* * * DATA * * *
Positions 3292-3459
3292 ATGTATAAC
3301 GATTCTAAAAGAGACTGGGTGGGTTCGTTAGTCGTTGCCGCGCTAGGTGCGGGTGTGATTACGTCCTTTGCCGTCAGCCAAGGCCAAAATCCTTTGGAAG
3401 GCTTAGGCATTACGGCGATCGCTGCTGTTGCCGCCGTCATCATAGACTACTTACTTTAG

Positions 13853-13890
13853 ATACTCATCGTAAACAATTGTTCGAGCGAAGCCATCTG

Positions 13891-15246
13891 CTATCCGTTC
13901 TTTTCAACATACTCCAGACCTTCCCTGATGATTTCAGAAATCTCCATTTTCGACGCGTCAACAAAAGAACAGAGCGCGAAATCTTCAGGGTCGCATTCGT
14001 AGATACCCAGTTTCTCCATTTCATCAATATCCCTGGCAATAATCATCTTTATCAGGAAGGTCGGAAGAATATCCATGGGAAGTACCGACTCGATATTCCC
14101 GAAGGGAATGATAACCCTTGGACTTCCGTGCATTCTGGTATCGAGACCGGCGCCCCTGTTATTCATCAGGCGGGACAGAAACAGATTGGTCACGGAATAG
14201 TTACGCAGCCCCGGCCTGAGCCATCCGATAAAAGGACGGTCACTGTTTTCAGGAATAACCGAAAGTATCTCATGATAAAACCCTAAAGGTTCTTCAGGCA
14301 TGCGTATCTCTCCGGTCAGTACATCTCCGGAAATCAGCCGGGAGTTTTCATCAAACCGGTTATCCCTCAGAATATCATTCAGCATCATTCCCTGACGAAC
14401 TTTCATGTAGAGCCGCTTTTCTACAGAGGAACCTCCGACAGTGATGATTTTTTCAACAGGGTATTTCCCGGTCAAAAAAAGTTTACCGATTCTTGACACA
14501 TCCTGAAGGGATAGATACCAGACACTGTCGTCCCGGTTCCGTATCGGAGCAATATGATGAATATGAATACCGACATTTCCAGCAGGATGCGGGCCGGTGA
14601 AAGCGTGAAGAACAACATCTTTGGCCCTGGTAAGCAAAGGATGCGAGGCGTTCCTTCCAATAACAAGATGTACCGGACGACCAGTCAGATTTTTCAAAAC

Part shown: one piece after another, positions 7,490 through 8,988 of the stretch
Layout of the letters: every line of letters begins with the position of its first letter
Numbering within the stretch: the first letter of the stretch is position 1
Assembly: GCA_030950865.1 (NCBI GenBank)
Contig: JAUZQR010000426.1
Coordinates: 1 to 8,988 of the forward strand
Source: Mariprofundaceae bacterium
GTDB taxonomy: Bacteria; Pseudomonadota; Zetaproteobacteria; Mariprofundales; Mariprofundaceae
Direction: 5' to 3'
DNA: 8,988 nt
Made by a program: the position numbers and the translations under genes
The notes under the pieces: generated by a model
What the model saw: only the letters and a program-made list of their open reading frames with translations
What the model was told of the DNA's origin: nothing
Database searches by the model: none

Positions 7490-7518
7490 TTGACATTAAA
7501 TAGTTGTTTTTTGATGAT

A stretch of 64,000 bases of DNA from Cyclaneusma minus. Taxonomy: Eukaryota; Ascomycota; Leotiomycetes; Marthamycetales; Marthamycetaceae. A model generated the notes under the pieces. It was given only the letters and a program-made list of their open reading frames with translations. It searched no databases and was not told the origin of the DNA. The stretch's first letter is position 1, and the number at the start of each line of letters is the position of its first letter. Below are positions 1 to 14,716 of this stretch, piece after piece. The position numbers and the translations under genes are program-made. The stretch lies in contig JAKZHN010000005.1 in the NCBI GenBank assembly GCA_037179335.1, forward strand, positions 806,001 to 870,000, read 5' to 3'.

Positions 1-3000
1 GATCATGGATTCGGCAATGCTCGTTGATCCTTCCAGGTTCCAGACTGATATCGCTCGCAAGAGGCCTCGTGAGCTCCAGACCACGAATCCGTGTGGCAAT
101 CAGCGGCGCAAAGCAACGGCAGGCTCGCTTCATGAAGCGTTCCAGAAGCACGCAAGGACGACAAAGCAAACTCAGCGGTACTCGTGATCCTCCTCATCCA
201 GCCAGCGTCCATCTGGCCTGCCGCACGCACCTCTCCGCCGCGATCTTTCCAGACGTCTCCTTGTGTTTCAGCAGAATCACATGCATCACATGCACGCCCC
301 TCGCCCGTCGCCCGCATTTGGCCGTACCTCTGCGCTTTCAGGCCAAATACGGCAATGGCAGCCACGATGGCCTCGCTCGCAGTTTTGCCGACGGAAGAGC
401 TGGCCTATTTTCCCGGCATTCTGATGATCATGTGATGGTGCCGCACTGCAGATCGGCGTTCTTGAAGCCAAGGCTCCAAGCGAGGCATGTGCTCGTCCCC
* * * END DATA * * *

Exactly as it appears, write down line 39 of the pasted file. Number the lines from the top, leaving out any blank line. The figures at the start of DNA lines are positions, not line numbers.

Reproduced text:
201 GCCAGCGTCCATCTGGCCTGCCGCACGCACCTCTCCGCCGCGATCTTTCCAGACGTCTCCTTGTGTTTCAGCAGAATCACATGCATCACATGCACGCCCC